British soldiers were briefly put on standby over the weekend to support the counterterrorism police in London after some armed officers refused to carry their weapons in the wake of a fellow police officer being charged with murder.
The Metropolitan Police Service said on Monday that a number of police officers took the decision to “step back from armed duties while they consider their position” over the weekend. Their move came after murder charges were filed against a police officer in the killing of Chris Kaba, a young Black man who was fatally shot by the police in south London last year.
Mark Rowley, the Metropolitan Police commissioner, and other senior police leaders held discussions with the officers over the weekend “to understand their genuinely held concerns,” the police said in a statement. Enough armed officers returned on Monday that assistance from Britain’s Ministry of Defence was no longer needed.
“As of lunchtime on Monday, the number of officers who had returned to armed duties was sufficient for us to no longer require external assistance to meet our counterterrorism responsibilities,” the police said in the statement.
The episode took place against the backdrop of a reckoning over police violence and accountability around the world. But this dispute underlined the specific challenges facing London’s Metropolitan Police Service, which faces a crisis in public trust, particularly after the rape and murder of Sarah Everard in 2021 by a police officer.
A wide-ranging government report ordered on the heels of that killing concluded that the Metropolitan Police force was plagued by widespread racism and misogyny, and said its response to scandal was characterized by “denial and obfuscation.” The police force later announced plans for reforms, but critics say change has not come quickly enough.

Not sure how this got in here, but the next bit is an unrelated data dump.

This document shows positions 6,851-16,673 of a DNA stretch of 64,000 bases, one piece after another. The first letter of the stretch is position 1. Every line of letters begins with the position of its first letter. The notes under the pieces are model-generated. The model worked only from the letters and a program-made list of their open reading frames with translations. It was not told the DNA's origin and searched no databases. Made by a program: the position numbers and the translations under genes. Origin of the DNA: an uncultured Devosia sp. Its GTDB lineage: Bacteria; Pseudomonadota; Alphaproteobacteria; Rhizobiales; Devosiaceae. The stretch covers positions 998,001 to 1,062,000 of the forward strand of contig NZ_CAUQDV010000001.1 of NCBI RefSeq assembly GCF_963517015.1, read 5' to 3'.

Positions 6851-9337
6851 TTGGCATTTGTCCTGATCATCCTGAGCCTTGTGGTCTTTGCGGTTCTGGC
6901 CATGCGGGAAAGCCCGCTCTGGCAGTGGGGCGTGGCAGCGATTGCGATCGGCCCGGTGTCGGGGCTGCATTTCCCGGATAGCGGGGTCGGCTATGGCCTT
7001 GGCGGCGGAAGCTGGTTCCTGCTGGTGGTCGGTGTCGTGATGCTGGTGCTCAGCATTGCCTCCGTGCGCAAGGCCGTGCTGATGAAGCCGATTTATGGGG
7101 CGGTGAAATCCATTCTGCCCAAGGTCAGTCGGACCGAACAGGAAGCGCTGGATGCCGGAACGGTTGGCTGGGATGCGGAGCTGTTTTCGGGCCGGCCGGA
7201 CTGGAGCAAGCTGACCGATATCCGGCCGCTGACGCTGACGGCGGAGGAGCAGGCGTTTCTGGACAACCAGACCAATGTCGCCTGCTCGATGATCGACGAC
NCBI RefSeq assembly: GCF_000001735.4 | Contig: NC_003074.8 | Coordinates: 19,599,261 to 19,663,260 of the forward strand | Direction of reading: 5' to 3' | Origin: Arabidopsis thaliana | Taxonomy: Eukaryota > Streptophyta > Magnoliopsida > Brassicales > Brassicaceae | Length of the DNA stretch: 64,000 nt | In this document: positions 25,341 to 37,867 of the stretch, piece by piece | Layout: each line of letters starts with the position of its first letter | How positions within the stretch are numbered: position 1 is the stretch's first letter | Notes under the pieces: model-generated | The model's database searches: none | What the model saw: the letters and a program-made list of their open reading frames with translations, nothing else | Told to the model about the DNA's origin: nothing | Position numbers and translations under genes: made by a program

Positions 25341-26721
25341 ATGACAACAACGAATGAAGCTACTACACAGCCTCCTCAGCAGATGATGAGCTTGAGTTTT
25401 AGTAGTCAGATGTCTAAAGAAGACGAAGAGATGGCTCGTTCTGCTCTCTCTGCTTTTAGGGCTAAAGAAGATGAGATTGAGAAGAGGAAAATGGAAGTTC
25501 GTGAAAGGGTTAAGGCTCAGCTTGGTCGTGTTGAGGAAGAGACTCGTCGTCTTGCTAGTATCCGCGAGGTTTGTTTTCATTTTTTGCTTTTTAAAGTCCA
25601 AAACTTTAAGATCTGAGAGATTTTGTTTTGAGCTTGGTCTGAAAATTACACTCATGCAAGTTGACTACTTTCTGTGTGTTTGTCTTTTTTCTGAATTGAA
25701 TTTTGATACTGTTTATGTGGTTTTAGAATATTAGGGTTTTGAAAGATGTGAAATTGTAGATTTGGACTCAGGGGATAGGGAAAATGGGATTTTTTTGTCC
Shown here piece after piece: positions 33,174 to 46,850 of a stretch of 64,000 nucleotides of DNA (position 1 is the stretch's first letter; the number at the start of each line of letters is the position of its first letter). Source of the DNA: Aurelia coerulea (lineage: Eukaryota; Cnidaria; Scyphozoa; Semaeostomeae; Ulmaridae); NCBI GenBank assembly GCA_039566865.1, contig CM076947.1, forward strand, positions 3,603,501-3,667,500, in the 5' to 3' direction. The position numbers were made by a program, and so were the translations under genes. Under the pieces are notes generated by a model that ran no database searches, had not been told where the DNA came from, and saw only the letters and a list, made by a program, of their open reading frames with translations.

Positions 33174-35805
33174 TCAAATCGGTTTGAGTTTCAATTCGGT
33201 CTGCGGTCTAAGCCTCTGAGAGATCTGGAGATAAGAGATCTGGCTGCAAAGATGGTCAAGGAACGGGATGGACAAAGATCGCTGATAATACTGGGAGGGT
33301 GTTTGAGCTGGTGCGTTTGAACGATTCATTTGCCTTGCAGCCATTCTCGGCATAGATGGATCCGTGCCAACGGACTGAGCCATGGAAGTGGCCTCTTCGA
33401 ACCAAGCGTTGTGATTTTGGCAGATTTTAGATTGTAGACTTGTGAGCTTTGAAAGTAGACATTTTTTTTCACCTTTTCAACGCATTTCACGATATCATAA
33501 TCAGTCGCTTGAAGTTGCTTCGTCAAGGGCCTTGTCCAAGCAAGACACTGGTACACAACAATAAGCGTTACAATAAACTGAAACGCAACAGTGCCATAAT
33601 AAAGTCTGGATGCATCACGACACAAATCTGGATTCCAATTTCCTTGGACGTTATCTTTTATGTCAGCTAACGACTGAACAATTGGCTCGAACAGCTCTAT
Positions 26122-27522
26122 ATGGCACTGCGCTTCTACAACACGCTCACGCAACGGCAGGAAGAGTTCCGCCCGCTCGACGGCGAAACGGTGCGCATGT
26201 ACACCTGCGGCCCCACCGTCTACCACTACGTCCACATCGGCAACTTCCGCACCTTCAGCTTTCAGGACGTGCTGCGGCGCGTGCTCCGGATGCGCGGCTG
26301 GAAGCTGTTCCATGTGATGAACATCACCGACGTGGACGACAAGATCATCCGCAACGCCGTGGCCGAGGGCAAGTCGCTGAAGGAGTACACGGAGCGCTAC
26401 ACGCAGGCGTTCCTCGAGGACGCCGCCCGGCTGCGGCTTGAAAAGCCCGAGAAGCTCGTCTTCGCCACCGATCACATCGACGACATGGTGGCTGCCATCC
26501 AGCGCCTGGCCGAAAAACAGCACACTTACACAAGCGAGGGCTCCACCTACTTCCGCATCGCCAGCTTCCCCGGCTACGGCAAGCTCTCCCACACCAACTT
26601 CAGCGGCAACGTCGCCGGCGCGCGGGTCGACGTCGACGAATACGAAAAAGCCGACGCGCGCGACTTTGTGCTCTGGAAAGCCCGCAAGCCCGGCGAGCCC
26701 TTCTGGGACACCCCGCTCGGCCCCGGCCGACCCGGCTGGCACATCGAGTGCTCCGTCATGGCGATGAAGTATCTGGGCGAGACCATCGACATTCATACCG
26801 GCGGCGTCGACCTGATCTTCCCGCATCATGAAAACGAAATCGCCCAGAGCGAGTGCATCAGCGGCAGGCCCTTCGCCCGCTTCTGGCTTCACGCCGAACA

The BBC earlier reported that some 300 armed officers had handed in permits that allowed them to carry weapons, although the police did not confirm this number.
The Metropolitan Police said in its statement that some armed officers had become anxious about the implications of the murder charge against one of their colleagues.
“They are concerned that it signals a shift in the way the decisions they take in the most challenging circumstances will be judged,” the statement said.
The Metropolitan Police Service is Britain’s largest force and has responsibility for policing the capital, but also oversees a number of other specialized forces that work across the country.
Unlike with police forces in the United States, most police officers in Britain do not carry guns. Only around 2,500 specialized officers across the service carry firearms, including the MO19 Specialist Firearms Command, and some members of the Aviation, Royalty and Specialist Protection Command, and the Parliamentary and Diplomatic Protection Command.
The killing of Mr. Kaba, 24, who was an expectant father, fueled protests in the months after his death last September, and the decision last week by the police force to charge the officer, identified only as NX121, was welcomed by his family.
Now that the officer has been charged, few details can be revealed about the case, but investigators noted that the officer fired a single shot that pierced the car’s windshield and struck Mr. Kaba in the head.
On Sunday, Suella Braverman, Britain’s home secretary whose office is responsible for overseeing policing nationwide, voiced support for firearms officers and said she had ordered a review into armed policing.
“We depend on our brave firearms officers to protect us from the most dangerous & violent in society,” she wrote in a statement posted to the social media platform X, formerly known as Twitter. “In the interest of public safety, they have to make split-second decisions under extraordinary pressures. They mustn’t fear ending up in the dock for carrying out their duties,” she added.
But Charlie Falconer, a former secretary of state for justice, noted on X that the decision to charge an officer for murder came from the Crown Prosecution Service, the public prosecutor for England and Wales, and argued that “attacking this prosecution decision fundamentally undermines rule of law.”